In short, the idea is: Trump would agree to not run for and to not hold the presidency as a provision of the plea bargain, whether or not Section 2071’s disqualification provision extends to the presidency. (Obviously, for this structure to work at all, the trial court would have to impose the terms of the plea bargain at sentencing following colloquy, allocution, and conviction.) However, even if the parties agree to this kind of plea bargain, and even if the agreement is imposed by the trial court as a sentence and confirmed on appeal, the validity and enforceability of any such arrangement may be more complicated than it seems.
Obstacles in Crafting an Enforceable Plea Bargain
Because there is no controlling Supreme Court precedent on these precise facts, one cannot be certain what the consequences will be in terms of the potential validity and scope of disqualification under Section 2071 and under other federal statutes, as well as the potential validity and scope of a plea-bargained secured political bar imposed absent statutory authorization. Indeed, in this particular situation, where the plea bargain and sentence are tied to a prosecution and conviction under Section 2071, I think there are substantial grounds for believing that disqualification in regard to running for and holding elected federal positions in this manner would not be enforceable.
Why? As a general matter, federal prosecutors and federal courts enforcing and adjudicating substantive federal criminal law are operating under the rubric of congressionally delegated powers. There are no federal common law crimes; federal crimes, as well as punishments, are created (or at least authorized) by federal statutes. Therefore, as a general matter, any punishment must be one authorized by Congress—else the prosecutor cannot seek it and the courts cannot impose it—even by agreement with the defendant.
That said, federal prosecutors often incorporate terms into plea agreements that would appear to go beyond the sentences prescribed by statute, ranging from commitments to provide victims restitution to waivers of certain rights to appeal. Arguably, these plea terms are not technically “punishments”; rather, they are the provisions of a unique type of contract or settlement agreement between the defendant and the federal government, in which the defendant agrees to these terms in exchange for the Justice Department’s decision to forego certain charges or to endorse a more lenient punishment. Federal rules require that the terms of such plea agreements be approved by the presiding judge prior to sentencing, but otherwise such plea agreements have, as a matter of practice, included all sorts of conditions.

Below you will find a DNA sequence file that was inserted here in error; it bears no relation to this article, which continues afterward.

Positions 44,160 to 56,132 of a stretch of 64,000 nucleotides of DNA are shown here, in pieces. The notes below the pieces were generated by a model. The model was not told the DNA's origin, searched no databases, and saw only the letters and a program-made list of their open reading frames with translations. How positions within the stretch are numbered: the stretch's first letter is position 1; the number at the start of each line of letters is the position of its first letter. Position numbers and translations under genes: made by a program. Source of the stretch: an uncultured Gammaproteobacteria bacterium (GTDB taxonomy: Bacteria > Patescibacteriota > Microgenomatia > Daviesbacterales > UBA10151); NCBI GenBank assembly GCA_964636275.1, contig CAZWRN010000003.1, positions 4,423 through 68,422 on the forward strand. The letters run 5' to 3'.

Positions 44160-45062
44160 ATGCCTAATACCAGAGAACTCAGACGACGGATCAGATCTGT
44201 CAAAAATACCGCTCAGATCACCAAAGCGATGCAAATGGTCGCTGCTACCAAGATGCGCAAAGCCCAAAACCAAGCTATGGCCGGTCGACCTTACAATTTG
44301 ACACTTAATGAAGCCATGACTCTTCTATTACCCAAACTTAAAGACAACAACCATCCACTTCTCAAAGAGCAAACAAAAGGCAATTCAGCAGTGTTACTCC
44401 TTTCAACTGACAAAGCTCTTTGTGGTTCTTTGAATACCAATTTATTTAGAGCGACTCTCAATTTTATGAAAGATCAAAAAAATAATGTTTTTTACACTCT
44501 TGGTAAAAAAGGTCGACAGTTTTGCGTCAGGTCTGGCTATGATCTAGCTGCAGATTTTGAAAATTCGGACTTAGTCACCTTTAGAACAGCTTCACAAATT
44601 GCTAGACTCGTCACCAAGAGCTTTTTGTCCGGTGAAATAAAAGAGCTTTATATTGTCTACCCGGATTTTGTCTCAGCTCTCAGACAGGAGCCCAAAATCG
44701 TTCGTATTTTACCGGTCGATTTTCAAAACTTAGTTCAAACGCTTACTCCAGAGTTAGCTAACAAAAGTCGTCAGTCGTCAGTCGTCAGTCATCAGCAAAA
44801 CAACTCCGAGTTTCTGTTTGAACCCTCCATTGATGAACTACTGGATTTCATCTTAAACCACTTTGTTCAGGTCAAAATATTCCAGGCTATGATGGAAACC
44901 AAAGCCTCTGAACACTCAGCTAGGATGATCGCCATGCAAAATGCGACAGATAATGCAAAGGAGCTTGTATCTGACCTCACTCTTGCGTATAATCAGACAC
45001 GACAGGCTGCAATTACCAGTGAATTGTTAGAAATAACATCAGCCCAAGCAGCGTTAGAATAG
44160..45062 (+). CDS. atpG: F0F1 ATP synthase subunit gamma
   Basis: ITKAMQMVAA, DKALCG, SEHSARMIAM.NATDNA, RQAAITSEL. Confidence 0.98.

Notably, current Justice Department guidelines state that, even absent statutory provisions expressly providing for disqualification:
[r]esignation from office, withdrawal from candidacy for elective office, and forbearance from seeking or holding future public offices, remain appropriate and desirable objectives in plea negotiations with public officials who are charged with federal offenses that focus on abuse of the office(s) involved.
This internal Justice Department perspective may have informed proposals regarding a possible plea bargain with Trump. Here too, though, the issue is not a straightforward one.
Here, the sentence the trial court would impose under the plea bargain, whether or not it is characterized as a “punishment,” is not expressly authorized by statute. Indeed, under Powell v. McCormack, a sentence imposing a political bar of the sort contemplated is not one that Congress could authorize by statute for a Section 2071 violation—albeit, this specific application of Powell remains to be litigated in the Section 2071 context. (And one notes that as uncontroversial as Powell is today—it was issued with a dissent, and both before and since Powell, there have been some who dissent from the principle announced in Powell.)
Another, and perhaps most important, related obstacle is that most plea bargains involve only defendants’ private rights, which, if bargained away by a defendant, do not burden third parties’ rights in any way that the law recognizes as unconstitutional or otherwise consequential. For this reason, a plea bargain and sentence subjecting Trump to a political bar in connection with a conviction under Section 2071 may not be enforceable. Why? Because the exclusion of individuals from elected positions is not a strictly private matter; rather, it involves the public’s rights.
The public’s rights? Who says so? Several federal and state courts, that’s who.